Use this URL to cite or link to this record in EThOS:
Title: The emergence and growth of the kingdom of Nkore in western Uganda, c.1500-1896
Author: Karugire, Samwiri R.
Awarding Body: SOAS University of London
Current Institution: SOAS, University of London
Date of Award: 1969
Availability of Full Text:
Access from EThOS:
Full text unavailable from EThOS. Please try the link below.
Access from Institution:
The traditional kingdom of Nkore, in western Uganda, came into existence around the beginning of the 16th century and this study is an attempt to trace its political history, on the basis of traditional accounts, up to the coming of the Europeans during the last decade of the 19th century. But this study is not exclusively historical or political. Religious beliefs and practices, clan organisation and other non-political aspects of Nkore society are examined in varying degrees. From these and from other sources, it appears that Nkore had become a viable kingdom by the beginning of the 18th century, largely as a result of the efforts of her kings. From about that period, however, the kingdom went through a troubled period due to the rivalry of the princes for the throne and sin examination of the system of succession indicates that the system itself was largely responsible for this period of instability. The last two reigns covered by this study (from about 1850 to 1895) saw an aggressive and expansionist Nkore, but this trend was brought to an abrupt halt by a rapid sucession of human and animal epidemics, which wakened and demoralised the population, and then by the untimely death of the Mugabe Ntare V in 1895. Just when it appeared that the kingdom would not hold together in the face of these unsettling events, the vanguard of the colonial administration arrived and the course of Nkore history was shaped along radically different lines and in the wider context of a Uganda protectorate of which Nkore kingdom, henceforth to he called Ankole, was a part.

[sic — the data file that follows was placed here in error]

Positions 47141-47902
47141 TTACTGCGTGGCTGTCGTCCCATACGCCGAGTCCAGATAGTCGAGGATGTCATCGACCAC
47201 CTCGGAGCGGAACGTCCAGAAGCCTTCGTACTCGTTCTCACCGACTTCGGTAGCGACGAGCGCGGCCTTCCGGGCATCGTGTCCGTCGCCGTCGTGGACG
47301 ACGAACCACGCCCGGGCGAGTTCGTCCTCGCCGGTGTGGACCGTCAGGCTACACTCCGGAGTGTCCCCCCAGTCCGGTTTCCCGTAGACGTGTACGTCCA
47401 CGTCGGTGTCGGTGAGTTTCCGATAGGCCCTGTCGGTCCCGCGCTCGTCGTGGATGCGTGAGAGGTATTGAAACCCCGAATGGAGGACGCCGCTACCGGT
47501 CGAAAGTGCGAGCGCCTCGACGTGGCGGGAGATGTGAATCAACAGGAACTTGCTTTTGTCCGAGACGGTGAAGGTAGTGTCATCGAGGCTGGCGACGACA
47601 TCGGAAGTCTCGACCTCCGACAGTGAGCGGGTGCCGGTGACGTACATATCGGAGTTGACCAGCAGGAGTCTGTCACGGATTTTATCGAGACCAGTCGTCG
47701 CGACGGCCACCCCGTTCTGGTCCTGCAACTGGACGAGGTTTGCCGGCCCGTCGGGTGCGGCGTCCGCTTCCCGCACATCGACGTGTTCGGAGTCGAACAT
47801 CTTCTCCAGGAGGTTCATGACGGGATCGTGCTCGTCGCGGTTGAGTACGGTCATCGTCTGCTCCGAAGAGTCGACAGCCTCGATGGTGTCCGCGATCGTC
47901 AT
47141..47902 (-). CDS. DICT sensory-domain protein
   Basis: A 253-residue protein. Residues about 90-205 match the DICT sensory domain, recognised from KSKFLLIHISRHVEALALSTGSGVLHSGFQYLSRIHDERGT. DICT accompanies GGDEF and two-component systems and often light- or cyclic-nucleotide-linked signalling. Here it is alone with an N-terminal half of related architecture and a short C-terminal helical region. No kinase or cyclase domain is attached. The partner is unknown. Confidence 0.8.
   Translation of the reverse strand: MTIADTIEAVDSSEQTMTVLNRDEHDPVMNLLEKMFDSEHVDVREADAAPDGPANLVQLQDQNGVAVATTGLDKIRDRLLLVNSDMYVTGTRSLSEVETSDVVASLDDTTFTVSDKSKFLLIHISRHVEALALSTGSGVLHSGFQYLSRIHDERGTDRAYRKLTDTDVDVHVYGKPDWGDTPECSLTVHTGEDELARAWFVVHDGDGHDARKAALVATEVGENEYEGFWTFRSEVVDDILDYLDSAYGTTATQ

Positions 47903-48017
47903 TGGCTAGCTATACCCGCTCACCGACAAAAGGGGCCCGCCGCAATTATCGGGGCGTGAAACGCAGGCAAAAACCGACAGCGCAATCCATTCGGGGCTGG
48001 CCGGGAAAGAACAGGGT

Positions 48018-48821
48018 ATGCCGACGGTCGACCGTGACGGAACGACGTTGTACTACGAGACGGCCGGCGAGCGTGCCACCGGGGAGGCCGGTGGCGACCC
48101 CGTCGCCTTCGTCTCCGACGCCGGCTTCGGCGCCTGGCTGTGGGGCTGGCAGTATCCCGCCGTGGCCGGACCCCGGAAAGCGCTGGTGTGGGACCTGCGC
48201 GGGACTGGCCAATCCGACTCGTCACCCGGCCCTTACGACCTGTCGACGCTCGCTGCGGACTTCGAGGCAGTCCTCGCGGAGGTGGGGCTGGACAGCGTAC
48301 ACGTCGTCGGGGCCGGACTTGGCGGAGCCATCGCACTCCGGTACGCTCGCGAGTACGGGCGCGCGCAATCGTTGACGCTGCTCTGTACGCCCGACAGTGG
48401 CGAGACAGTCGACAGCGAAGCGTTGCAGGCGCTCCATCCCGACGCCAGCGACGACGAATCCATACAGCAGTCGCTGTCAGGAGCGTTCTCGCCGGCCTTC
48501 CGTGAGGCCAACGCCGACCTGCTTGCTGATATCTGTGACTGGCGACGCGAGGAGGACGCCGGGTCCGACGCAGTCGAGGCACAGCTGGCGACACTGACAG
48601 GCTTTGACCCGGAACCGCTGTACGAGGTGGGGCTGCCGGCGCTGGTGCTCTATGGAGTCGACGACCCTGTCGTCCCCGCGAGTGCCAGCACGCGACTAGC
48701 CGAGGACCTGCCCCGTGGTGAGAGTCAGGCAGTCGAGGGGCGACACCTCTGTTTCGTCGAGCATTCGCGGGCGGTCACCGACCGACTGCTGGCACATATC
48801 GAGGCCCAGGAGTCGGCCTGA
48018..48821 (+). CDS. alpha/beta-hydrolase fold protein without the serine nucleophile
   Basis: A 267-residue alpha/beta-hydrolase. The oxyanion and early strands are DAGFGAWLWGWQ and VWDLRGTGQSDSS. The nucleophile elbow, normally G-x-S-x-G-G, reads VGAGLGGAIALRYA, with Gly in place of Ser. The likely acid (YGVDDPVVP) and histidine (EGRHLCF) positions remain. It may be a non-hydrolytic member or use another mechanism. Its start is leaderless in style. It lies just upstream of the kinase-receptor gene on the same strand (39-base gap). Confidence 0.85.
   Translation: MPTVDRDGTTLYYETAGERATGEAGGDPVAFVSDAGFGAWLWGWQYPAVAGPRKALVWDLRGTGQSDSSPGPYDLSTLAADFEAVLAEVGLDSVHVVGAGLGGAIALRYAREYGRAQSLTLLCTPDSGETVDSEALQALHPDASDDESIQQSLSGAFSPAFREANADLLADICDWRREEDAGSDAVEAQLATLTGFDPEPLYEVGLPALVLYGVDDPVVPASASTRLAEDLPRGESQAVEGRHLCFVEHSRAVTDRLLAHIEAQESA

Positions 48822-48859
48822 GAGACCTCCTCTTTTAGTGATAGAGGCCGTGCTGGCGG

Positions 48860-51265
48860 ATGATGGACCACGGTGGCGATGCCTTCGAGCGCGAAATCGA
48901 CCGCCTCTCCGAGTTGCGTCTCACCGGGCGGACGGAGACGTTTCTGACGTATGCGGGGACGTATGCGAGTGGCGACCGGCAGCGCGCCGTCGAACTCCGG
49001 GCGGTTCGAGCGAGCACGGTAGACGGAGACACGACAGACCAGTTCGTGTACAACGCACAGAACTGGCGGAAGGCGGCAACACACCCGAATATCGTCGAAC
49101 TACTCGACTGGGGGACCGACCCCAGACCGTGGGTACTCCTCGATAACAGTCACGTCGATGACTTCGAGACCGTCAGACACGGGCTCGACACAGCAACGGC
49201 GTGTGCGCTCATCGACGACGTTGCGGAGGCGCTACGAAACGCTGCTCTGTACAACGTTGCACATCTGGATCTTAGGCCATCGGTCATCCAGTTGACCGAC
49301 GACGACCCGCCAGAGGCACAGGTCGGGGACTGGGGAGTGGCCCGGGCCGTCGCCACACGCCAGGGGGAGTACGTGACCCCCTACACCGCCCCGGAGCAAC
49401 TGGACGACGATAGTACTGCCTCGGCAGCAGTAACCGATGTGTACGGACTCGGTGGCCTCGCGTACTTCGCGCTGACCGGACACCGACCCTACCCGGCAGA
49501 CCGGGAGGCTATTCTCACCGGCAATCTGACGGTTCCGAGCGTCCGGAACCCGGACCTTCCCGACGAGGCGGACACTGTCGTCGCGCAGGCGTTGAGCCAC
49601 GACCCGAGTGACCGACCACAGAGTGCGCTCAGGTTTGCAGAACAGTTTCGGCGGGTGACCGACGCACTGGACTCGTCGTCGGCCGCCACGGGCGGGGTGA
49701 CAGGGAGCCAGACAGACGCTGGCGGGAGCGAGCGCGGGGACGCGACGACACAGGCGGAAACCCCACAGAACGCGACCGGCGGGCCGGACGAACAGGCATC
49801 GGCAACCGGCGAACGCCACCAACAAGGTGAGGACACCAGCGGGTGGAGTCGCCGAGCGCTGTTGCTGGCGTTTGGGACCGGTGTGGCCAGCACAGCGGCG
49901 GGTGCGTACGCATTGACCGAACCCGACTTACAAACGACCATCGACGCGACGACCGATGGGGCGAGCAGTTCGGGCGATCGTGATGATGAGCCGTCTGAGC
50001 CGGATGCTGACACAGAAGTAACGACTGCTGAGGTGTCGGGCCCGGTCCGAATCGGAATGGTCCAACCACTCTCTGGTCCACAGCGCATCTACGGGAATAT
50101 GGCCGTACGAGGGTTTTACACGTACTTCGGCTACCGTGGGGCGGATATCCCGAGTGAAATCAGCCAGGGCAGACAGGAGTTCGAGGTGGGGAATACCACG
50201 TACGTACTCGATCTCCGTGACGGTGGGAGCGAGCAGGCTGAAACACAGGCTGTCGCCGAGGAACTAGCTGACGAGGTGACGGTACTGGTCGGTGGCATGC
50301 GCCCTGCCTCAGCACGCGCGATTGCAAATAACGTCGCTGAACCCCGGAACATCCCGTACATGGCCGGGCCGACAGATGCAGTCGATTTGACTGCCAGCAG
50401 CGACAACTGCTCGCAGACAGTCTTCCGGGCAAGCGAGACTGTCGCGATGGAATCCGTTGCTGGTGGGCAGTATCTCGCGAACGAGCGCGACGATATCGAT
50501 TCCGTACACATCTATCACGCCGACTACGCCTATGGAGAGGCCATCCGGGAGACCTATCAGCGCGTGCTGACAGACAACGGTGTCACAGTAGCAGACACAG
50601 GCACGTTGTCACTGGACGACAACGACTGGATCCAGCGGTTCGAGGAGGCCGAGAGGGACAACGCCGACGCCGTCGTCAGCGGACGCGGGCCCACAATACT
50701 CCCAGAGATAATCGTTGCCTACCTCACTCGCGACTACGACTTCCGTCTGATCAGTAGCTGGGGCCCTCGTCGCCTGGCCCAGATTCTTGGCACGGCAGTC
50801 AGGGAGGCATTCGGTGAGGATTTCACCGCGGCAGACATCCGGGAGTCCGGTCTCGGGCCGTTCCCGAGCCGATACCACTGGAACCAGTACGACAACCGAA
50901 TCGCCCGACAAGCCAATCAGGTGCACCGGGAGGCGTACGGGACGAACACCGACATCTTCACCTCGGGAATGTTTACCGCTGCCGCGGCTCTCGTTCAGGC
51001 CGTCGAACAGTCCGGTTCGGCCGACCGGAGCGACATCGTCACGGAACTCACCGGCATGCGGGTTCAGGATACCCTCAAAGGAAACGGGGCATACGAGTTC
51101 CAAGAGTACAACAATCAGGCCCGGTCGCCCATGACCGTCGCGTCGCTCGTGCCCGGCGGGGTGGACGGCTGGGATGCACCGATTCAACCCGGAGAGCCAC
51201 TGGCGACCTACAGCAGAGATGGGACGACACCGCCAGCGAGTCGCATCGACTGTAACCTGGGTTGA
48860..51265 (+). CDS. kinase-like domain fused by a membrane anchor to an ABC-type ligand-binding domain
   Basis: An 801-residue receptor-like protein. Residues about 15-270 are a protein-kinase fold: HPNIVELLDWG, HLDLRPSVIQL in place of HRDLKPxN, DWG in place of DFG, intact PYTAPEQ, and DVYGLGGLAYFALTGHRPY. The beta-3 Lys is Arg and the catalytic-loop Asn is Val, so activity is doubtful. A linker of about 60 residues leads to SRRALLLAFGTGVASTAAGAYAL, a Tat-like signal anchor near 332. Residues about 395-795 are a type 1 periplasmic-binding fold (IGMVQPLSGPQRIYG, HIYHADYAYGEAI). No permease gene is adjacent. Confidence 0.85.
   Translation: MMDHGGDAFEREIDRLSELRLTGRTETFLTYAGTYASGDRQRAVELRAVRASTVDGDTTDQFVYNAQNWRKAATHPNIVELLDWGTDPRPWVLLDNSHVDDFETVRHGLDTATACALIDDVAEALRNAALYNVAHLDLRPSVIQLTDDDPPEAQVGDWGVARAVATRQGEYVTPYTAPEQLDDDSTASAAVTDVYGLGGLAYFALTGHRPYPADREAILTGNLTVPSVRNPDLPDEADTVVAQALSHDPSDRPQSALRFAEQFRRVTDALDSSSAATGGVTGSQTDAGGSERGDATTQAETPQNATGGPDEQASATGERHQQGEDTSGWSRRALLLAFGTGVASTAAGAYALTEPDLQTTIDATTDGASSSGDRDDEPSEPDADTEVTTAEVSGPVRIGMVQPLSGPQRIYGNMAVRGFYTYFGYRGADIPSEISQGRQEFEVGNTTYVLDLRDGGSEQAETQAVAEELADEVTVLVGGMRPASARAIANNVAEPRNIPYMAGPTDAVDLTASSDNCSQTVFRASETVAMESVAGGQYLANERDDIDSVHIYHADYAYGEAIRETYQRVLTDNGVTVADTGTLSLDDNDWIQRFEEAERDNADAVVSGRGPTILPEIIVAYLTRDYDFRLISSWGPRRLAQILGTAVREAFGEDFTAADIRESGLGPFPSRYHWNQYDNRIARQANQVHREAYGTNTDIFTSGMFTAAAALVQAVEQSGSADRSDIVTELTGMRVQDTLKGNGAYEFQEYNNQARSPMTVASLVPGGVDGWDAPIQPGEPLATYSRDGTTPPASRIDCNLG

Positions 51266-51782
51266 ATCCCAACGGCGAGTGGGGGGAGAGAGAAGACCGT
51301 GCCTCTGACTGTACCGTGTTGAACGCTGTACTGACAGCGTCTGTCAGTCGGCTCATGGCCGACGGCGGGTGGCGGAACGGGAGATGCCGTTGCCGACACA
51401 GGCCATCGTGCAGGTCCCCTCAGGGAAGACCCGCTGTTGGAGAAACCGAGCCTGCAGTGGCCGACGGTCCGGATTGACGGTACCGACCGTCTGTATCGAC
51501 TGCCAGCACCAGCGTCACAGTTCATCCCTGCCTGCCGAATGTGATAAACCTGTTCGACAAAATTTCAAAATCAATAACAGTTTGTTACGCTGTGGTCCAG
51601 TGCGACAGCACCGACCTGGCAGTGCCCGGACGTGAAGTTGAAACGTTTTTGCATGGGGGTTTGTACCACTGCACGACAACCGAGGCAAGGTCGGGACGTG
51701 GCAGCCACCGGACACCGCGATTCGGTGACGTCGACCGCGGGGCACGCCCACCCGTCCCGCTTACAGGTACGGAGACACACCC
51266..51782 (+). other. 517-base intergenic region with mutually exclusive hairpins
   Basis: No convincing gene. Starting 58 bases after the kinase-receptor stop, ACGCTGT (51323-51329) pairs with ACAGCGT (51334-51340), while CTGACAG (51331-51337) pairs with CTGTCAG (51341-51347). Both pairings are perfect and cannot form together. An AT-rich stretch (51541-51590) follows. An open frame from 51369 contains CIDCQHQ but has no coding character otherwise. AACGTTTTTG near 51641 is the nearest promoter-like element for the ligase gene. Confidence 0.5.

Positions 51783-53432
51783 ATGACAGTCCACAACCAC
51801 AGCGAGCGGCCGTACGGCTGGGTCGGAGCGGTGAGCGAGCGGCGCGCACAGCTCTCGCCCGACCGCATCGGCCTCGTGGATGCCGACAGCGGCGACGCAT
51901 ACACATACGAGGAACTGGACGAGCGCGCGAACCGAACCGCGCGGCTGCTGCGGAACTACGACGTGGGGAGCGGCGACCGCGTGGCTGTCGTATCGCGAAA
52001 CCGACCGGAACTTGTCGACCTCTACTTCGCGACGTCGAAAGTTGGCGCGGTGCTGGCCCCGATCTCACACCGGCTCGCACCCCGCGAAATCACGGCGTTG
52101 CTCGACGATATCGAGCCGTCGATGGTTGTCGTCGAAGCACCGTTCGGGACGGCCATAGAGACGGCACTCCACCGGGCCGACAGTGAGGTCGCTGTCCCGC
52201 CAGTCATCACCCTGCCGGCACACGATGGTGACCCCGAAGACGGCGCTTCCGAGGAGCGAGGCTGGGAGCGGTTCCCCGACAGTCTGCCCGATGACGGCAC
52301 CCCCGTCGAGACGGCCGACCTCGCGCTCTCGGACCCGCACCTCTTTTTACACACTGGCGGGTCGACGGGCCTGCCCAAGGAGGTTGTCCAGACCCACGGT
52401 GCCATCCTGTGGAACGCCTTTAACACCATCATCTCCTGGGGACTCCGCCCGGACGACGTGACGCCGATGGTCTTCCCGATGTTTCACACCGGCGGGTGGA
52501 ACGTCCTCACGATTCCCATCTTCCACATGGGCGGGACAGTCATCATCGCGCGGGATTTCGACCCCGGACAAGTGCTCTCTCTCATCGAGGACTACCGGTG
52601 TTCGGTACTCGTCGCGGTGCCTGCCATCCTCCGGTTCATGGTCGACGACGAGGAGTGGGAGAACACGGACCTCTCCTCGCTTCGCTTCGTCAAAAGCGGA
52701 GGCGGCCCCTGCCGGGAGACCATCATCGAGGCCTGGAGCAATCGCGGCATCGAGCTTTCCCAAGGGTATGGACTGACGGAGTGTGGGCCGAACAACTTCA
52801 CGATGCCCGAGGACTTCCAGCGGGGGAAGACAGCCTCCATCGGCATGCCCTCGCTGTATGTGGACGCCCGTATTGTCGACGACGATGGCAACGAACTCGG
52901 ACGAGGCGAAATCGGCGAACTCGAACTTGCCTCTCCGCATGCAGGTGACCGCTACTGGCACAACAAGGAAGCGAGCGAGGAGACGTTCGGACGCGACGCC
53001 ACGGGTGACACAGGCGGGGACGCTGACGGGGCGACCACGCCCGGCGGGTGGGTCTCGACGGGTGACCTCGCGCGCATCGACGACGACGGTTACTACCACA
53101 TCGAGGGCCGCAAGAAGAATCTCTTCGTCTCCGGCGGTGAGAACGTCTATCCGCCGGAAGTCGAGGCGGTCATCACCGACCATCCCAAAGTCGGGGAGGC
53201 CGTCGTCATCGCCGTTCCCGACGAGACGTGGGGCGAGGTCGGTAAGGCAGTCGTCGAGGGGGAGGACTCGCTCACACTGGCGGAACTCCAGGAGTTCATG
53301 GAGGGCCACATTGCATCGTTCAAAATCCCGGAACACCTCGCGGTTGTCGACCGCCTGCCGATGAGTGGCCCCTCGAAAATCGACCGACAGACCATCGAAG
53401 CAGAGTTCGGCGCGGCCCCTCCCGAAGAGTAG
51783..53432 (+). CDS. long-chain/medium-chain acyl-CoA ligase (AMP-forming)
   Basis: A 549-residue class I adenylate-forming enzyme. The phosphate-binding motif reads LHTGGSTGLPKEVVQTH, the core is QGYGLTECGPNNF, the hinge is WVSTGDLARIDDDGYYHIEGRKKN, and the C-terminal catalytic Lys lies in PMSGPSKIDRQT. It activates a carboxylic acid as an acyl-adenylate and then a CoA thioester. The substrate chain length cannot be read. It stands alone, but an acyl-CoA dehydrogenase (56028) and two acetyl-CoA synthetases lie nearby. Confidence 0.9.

Supervisor: Not available Sponsor: Not available
Qualification Name: Thesis (Ph.D.) Qualification Level: Doctoral